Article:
Connect with us

ReadingRoom

The shock closure of a Wellington bookstore

Vic Books – a Wellington institution, 48 years in the bookstore trade, a vital and lively part of the campus at Victoria University – has announced its closure. The shop will close in 10 weeks.

The news was sudden and severe, and caught everyone in New Zealand literature by surprise. “Devastated,” responded Booksellers Aotearoa. “Gutted,” responded Te Herenga Waka University Press publisher Fergus Barrowman.

He added, by text last night, “Vic Books is so much more than a provider of textbooks and a nice place for senior management to have meetings that I’m surprised we [Victoria University] didn’t work something out.”

READ MORE:
Second-hand bookstores defeat Covid
How to run a bookstore in Manapōuri
Bestselling books of 2022

The role of the Victoria University Wellington Students Association (VUWSA) in the closure has already come under scrutiny, with Barrowman commenting on the Twitter machine, “I don’t understand why the VUWSA Trust, for whom Vic Books has been a significant source of revenue, and the university can’t work something out.”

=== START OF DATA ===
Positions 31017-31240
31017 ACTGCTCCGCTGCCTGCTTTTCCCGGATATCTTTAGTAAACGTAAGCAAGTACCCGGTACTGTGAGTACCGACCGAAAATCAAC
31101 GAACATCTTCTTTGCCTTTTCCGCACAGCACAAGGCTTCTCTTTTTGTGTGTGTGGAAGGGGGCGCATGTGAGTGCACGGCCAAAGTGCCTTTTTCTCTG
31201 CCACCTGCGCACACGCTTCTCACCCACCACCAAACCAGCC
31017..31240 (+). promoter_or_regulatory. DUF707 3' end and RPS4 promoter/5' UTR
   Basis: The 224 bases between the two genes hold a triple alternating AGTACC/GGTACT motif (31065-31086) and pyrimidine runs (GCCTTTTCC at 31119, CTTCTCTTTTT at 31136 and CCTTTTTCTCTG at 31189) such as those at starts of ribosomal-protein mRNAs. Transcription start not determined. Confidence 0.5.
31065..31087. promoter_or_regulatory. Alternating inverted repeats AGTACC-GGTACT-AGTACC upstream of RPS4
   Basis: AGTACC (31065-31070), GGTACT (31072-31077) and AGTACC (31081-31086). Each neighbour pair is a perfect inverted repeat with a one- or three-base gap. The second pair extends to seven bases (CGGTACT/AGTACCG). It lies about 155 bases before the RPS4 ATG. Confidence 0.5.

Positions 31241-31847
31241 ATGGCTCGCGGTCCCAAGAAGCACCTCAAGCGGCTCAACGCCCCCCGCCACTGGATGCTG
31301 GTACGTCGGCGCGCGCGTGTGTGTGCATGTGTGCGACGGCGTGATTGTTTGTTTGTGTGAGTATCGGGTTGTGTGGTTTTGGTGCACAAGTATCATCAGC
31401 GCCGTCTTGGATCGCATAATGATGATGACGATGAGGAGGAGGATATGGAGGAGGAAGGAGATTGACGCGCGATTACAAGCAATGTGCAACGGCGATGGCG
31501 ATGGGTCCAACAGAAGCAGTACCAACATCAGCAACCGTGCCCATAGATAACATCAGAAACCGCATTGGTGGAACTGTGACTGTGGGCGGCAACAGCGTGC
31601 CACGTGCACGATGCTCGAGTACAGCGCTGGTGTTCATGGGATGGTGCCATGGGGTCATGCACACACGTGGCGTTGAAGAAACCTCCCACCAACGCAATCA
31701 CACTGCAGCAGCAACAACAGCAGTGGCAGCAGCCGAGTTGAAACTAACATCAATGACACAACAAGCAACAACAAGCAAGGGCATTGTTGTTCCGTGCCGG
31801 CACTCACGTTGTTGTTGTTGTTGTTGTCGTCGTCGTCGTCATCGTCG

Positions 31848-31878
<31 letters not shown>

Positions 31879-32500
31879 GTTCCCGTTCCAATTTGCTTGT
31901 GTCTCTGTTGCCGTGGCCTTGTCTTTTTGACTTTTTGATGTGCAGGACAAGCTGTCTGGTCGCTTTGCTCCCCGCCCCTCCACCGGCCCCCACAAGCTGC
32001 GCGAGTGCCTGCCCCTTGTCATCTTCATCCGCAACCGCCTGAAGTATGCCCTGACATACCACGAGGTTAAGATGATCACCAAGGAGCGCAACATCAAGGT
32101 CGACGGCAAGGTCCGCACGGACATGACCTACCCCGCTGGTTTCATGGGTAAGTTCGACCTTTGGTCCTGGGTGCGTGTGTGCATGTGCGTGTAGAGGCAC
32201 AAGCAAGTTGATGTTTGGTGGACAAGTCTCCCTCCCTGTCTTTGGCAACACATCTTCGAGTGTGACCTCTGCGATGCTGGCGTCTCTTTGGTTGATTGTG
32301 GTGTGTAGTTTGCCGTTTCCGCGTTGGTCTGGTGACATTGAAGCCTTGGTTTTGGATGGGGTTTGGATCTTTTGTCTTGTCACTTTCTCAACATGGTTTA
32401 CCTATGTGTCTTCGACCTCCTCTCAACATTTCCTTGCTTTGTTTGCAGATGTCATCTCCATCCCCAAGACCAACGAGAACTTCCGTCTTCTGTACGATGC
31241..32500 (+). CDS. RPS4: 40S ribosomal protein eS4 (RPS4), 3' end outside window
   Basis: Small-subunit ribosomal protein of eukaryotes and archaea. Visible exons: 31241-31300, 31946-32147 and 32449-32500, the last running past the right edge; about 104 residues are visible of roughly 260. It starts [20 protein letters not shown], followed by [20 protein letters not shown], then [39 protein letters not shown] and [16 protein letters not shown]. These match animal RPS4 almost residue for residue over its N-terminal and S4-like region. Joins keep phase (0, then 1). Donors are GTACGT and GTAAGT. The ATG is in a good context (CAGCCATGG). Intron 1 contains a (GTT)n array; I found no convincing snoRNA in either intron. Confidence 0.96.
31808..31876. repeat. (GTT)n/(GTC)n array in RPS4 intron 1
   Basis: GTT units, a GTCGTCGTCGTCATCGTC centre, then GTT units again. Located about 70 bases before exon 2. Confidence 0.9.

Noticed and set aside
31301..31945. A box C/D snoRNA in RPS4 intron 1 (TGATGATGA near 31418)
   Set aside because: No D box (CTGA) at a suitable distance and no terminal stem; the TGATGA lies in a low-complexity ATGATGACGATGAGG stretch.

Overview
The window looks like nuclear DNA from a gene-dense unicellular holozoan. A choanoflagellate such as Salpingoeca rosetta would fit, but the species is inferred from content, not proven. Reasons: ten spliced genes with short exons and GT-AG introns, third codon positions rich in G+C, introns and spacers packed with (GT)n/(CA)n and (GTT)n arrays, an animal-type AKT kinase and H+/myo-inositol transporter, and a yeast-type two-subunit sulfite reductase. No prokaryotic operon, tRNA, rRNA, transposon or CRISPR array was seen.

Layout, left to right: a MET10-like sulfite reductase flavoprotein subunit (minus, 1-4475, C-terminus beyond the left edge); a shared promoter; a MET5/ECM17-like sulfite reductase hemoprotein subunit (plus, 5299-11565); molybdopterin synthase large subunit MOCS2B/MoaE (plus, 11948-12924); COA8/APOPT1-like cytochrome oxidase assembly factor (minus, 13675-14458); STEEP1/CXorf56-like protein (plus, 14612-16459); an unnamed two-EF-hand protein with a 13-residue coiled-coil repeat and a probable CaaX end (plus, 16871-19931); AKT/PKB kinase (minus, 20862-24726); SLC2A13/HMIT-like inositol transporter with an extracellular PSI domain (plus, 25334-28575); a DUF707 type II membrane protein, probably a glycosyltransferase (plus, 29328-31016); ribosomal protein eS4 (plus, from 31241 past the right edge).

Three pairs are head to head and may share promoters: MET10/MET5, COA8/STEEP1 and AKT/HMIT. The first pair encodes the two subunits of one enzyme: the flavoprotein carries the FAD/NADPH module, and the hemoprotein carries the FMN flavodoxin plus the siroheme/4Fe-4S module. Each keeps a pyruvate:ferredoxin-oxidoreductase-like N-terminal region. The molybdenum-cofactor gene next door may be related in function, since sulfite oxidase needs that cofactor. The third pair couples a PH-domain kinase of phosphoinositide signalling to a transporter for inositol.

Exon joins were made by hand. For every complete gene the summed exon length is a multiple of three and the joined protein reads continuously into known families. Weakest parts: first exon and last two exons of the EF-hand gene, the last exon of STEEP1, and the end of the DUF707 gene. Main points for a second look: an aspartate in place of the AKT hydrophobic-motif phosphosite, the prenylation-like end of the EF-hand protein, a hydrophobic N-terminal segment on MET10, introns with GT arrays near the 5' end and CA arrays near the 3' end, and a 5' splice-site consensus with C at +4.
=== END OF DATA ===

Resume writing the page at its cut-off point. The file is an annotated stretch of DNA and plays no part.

Wellington author Bill Manhire claimed, “It’s VUWSA who actually own and are abandoning the bookshop.”

Vic Books formerly also had premises in Thorndon. It closed last year as a direct result of the summer occupation of Parliament. General manager Jessica Godfrey gave an interview to ReadingRoom at the time and while deeply saddened at having to close the Thorndon store, was looking ahead to revitalising the business at its premises in Kelburn, on the university campus. But it barely lasted six months. Yesterday’s shock announcement signalled the sad end.

Godfrey was interviewed on Tuesday night.

What the hell just happened? This is very sudden and severe news. Why is it closing?

I know it seems sudden and unfathomable to people on the outside. I’m so close to the numbers, it isn’t like that for me. The rest of the team have been part of a consultation process since mid-December. They’re fully aware. And, luckily, they are all staying until March 31, with the addition of some recent fixed term employees and the return of a couple of our best employees who want to be there with us too. We are going to go out in style.